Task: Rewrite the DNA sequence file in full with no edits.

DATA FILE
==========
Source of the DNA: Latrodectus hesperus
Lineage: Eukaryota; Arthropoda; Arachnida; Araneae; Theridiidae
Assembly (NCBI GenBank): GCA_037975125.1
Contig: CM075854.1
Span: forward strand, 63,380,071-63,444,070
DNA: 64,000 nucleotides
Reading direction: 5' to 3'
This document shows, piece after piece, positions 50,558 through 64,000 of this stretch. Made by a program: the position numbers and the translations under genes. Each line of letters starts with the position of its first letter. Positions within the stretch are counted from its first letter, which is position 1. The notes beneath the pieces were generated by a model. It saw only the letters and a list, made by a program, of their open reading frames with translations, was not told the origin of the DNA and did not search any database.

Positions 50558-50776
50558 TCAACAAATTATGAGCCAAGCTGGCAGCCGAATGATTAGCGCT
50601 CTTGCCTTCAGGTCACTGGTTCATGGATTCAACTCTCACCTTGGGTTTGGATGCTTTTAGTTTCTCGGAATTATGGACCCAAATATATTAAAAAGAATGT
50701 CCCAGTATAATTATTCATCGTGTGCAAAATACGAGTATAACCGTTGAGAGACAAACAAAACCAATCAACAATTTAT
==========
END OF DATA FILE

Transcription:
Source of the DNA: Latrodectus hesperus
Lineage: Eukaryota; Arthropoda; Arachnida; Araneae; Theridiidae
Assembly (NCBI GenBank): GCA_037975125.1
Contig: CM075854.1
Span: forward strand, 63,380,071-63,444,070
DNA: 64,000 nucleotides
Reading direction: 5' to 3'
This document shows, piece after piece, positions 50,558 through 64,000 of this stretch. Made by a program: the position numbers and the translations under genes. Each line of letters starts with the position of its first letter. Positions within the stretch are counted from its first letter, which is position 1. The notes beneath the pieces were generated by a model. It saw only the letters and a list, made by a program, of their open reading frames with translations, was not told the origin of the DNA and did not search any database.

Positions 50558-50776
50558 TCAACAAATTATGAGCCAAGCTGGCAGCCGAATGATTAGCGCT
50601 CTTGCCTTCAGGTCACTGGTTCATGGATTCAACTCTCACCTTGGGTTTGGATGCTTTTAGTTTCTCGGAATTATGGACCCAAATATATTAAAAAGAATGT
50701 CCCAGTATAATTATTCATCGTGTGCAAAATACGAGTATAACCGTTGAGAGACAAACAAAACCAATCAACAATTTAT